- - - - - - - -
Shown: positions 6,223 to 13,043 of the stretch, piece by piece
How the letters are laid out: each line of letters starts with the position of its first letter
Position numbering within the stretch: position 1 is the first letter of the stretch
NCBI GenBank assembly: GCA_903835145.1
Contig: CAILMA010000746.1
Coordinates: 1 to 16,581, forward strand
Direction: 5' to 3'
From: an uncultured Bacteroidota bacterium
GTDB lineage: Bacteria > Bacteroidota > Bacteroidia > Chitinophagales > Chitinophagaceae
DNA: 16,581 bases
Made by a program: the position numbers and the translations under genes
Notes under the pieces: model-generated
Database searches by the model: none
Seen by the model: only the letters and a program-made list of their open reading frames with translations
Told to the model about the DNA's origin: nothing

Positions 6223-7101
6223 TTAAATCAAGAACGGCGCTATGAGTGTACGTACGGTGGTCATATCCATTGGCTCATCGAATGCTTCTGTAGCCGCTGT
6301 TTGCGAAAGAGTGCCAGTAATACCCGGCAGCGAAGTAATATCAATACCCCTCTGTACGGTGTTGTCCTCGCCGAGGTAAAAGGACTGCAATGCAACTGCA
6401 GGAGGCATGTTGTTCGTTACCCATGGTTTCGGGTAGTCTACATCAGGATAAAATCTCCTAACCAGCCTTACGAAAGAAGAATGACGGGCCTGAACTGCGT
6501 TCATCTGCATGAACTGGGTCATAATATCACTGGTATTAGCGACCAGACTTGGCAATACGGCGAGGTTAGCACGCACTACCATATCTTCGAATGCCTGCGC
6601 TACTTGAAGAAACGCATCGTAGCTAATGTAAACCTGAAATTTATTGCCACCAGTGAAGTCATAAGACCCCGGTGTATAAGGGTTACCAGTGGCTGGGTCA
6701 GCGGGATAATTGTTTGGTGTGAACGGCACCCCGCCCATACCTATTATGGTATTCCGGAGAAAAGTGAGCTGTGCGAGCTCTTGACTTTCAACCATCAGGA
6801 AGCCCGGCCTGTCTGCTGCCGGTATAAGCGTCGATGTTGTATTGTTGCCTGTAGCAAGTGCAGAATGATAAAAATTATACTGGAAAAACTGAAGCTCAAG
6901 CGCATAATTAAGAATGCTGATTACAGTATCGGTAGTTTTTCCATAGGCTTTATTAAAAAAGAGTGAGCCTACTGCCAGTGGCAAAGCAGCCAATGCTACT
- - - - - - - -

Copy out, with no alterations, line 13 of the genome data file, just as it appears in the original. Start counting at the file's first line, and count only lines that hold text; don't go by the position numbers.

Database searches by the model: none